As capital gains are increasingly harder to achieve because of the close to record high levels of equity markets, BNP Paribas Wealth Management is urging investors to shift exposure to multi-asset mandates that aim for total return — comprising both the targeted persistent income and capital growth.
“Such a portfolio, is expected to outperform during periods of uncertainty in view of its recurrent income flows through its investment in high quality companies,” Matthew Tham, head of discretionary portfolio management, Singapore at BNP Paribas Wealth Management told Asian Private Banker.
Tham explained that by focusing on the persistent and consistent income, investors are less likely to sell into market corrections in times of capital needs. Also, being in multi-assets allows the manager to take advantage of the best opportunities arising from the various components, benefiting from their low correlation and providing sufficient diversification across various sectors and regions.
Indeed, quite a number of private banks have launched multi-asset strategies over the past 12 months, either through a partnership with certain third party asset manager or by manufacturing the strategies in house.
For example, J.P. Morgan Asset Management told Asian Private Banker earlier that it saw private banks in the region increasingly add income-oriented multi asset funds as an alternative way to get exposure to equity markets, in a bid to reduce market beta and better manage downside risks in their portfolio.
Pockets of investment opportunities
Despite trillions of global bonds yielding negatively, Asian investors’ search for income remains insatiable. As a major source of fixed cash flow, bonds continue to gain traction among investors and this trend probably won’t shift, Tham said.
“We are seeing strong inflows into bonds this year and this will likely continue, with monetary policy remaining accommodative for bonds,” he said, adding that albeit global yields are trending lower, some credits are still being supported.
“While Treasury yields have been falling against a backdrop of a more dovish Fed and a weaker economic growth outlook, corporate option adjusted spreads (OAS) have been widening. The OAS are now trading in line with the historical average mean which is supportive of credit,” he said.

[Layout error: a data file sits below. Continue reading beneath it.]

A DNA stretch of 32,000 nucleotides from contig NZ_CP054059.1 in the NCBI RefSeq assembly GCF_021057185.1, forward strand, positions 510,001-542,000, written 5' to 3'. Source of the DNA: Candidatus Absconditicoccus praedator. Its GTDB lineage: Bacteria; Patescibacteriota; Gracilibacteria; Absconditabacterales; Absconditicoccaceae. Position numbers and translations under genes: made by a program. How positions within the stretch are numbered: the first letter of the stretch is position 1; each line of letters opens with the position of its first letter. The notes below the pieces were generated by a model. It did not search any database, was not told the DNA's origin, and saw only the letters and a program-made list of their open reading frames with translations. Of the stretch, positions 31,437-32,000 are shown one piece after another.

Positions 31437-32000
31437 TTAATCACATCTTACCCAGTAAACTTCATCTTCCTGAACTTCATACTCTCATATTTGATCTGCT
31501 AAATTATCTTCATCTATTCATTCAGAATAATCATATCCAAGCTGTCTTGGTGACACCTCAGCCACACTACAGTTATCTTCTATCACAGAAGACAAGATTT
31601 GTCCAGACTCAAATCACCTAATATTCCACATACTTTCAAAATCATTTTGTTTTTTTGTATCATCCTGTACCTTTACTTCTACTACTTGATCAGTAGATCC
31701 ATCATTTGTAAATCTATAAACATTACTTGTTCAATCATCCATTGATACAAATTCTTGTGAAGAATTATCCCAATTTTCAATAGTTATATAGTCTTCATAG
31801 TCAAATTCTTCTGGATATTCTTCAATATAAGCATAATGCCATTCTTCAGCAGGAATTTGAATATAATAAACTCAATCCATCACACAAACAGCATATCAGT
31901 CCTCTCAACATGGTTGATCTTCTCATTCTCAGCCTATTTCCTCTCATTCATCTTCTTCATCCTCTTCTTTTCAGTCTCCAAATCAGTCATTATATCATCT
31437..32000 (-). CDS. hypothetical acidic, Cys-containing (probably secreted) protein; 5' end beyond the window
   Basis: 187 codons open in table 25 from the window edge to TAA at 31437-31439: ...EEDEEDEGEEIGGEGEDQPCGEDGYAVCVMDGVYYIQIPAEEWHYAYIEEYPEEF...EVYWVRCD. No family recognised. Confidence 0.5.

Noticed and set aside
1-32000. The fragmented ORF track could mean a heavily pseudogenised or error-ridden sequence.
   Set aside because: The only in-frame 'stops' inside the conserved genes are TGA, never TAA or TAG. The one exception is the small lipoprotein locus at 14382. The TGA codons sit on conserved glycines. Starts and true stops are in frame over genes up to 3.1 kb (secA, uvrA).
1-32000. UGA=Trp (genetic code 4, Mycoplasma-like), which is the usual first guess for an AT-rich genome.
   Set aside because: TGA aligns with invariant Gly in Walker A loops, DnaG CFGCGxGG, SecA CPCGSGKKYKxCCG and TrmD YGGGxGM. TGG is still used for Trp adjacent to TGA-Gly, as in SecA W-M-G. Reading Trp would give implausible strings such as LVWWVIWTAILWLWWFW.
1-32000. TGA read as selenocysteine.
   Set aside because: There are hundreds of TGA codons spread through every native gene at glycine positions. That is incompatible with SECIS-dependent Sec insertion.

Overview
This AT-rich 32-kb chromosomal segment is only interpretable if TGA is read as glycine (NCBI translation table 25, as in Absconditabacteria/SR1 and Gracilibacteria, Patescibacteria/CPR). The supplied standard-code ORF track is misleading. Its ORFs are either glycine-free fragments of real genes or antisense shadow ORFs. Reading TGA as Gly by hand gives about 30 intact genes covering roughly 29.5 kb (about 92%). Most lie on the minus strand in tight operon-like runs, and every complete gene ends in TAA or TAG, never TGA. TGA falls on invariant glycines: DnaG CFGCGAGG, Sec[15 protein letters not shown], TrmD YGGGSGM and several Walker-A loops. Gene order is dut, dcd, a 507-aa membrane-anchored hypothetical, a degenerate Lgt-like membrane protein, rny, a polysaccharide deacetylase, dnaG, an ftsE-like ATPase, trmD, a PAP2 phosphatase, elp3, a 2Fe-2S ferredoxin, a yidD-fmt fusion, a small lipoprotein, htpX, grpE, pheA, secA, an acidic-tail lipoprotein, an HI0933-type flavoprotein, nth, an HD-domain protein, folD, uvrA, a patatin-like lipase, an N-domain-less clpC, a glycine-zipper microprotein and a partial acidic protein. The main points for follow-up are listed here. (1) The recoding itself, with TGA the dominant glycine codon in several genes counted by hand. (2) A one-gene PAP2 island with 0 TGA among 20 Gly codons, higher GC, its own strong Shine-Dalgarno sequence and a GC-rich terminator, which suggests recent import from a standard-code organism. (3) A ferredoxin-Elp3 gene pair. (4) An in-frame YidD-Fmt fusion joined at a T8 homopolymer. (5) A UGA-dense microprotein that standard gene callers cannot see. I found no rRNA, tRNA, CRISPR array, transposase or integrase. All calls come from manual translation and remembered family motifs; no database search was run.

On the other hand, the DPM manager has seen healthy dividend yields from both global REITs and rising dividends from global equities in selected segments and sectors.
“Value has underperformed growth for several years and, as a result, dividends have been rising for value stocks. We believe this represents a good buying opportunity,” Tham said, highlighting that the S&P 500 Dividend Aristocrats index — consisting of companies that have followed a policy of consistently increasing dividends annually for at least 25 years — has outperformed the broader S&P 500 Index over the longer term.
According to the latest data, the 10 years annualised returns of S&P 500 Dividend Aristocrats index is +14.9% against the S&P 500 Index of +13.7%.
Sustainable dividend policy
Even so, Tham pointed out that within equities, the bank will not only focus on those high dividend paying stocks, because a growth outlook is vital as well.
“We do not just invest in the highest paying dividend stocks. It might not be a good approach as many of these companies pay out most of their earnings due to a lack of growth prospects. These companies risk dividend cuts in a weaker or slower growth environment,” he said.
“We focus on companies that have a sustainable dividend paying policy with the ability to grow dividends over time, supported by strong cash flows. Many of these companies provide good value for capital appreciation and allow us to ensure consistent and stable income.”
Additionally, on REITs the DPM head cautioned investors to be selective, with a preference for the US and Singapore REITS as they are in a ‘sweet spot’ due to low rates, low inflation and low to moderate economic growth in these two countries.
“To decide on which REITs to purchase,” Tham shared, “it is important to examine several factors: the sponsor; the quality of the underlying portfolio; the lease expiry of the tenants; the track record of management; the ability to grow the yield; and the gearing profile.”